This is a particularly noticeable blind spot for Winston; which is made evident by his oft-repeated refrain that he thinks “most reasonable and moral people” would prefer liberal government to alternative/illiberal forms given the choice.

    Personal preferences trump obligations to obey moral precepts every single time.

  • Zippy says:

    Terry Morris:

    That is a pattern of thought that living in liberal societies teaches people in general: that moral governance strives for equal satisfaction of preferences, without prejudice toward what those preferences happen to be. Jim Kalb’s writing is especially illuminating on this. (Not to mention introspection on the part of recovering liberals).

    In my own framing, making freedom the justification for politics (exercise of authority) is incoherent and thus triggers the principle of explosion; this ironically makes it look like “freedom” means whatever the person invoking it wants it to mean (the empowerments he sees feel right, and the constraints are mostly invisible to him or reflect “common sense”). This all makes him subjectively feel free.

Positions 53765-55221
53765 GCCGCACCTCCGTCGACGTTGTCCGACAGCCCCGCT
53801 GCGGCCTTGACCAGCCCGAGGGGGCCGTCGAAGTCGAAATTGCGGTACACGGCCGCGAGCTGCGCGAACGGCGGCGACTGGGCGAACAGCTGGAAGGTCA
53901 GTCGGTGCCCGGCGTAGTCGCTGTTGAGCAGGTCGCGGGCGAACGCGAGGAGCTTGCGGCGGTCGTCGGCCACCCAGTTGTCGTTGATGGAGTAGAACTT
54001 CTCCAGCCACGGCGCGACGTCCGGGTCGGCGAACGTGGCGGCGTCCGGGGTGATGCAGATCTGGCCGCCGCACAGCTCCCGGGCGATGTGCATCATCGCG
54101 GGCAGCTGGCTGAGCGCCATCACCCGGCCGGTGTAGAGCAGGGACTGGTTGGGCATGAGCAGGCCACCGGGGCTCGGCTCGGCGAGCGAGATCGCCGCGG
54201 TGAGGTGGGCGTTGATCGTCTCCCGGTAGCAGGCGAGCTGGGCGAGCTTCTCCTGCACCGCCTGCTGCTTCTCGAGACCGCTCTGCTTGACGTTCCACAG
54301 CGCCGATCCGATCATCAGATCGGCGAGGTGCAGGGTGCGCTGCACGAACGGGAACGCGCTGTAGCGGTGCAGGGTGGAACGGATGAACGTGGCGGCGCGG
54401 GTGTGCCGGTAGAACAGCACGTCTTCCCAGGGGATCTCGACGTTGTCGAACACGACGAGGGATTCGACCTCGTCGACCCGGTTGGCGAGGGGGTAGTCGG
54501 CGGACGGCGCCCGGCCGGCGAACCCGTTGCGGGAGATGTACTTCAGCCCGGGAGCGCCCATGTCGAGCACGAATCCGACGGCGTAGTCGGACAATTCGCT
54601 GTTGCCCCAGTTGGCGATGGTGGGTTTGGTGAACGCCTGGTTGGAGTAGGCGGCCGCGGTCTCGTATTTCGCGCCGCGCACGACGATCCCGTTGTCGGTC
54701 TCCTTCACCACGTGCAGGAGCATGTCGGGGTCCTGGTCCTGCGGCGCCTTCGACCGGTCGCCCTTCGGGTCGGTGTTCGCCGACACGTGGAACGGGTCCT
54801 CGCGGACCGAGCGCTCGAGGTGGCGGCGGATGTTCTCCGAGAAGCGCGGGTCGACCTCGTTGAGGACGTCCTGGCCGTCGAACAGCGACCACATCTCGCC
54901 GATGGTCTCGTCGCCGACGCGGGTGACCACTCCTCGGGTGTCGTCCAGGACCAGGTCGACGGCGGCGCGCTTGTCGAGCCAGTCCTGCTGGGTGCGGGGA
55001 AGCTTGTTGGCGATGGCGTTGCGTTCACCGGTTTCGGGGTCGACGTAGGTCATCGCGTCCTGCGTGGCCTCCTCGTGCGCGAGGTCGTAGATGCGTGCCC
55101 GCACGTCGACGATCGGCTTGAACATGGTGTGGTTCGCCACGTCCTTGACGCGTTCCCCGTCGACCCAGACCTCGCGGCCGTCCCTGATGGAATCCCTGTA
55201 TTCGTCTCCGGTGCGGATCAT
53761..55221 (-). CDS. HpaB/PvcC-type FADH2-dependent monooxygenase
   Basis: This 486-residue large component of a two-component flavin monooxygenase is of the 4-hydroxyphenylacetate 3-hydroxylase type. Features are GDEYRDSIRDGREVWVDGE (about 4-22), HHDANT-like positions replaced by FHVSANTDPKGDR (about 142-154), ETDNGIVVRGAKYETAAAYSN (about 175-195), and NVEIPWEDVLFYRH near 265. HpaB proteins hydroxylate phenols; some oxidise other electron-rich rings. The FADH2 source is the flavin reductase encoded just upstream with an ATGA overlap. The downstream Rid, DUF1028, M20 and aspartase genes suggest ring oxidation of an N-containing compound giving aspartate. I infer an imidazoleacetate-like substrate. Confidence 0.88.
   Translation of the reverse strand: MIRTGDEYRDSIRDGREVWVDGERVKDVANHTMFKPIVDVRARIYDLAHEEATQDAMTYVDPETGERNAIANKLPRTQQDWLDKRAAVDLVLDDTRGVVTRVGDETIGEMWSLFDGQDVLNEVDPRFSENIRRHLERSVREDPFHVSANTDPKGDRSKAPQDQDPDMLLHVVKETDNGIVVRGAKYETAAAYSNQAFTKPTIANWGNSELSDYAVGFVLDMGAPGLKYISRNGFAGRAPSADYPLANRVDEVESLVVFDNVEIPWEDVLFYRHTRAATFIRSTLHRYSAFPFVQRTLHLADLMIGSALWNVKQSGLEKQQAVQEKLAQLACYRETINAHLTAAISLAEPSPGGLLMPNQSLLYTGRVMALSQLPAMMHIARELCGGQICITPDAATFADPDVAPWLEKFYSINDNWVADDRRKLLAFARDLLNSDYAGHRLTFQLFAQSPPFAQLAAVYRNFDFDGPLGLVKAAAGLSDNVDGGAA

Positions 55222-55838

That is why the industrial scale mass murder, micromanagement of every aspect of life, and the like under liberal regimes has to be ignored, minimized, and attributed to anything-but-liberalism: because seeing the part of the iceberg that is underwater shatters a very pleasant illusion.

  • So you are saying all authority is limited but it is a sin for man to attempt to limit his own authority because this leads to mass murder?

  • Zippy says:


    There are many, many thousands of words here saying what I actually do say. What goes on in your mind when I say those things, I couldn’t say.

  • It seems a little contradictory.

  • Zippy says:


    How things seem to you is I am sure deeply interesting to you. But your feelings are just your feelings, and you’ve been commenting long enough to demonstrate (at least to me) that your ‘paraphrases’ are basically expressions of your feelings.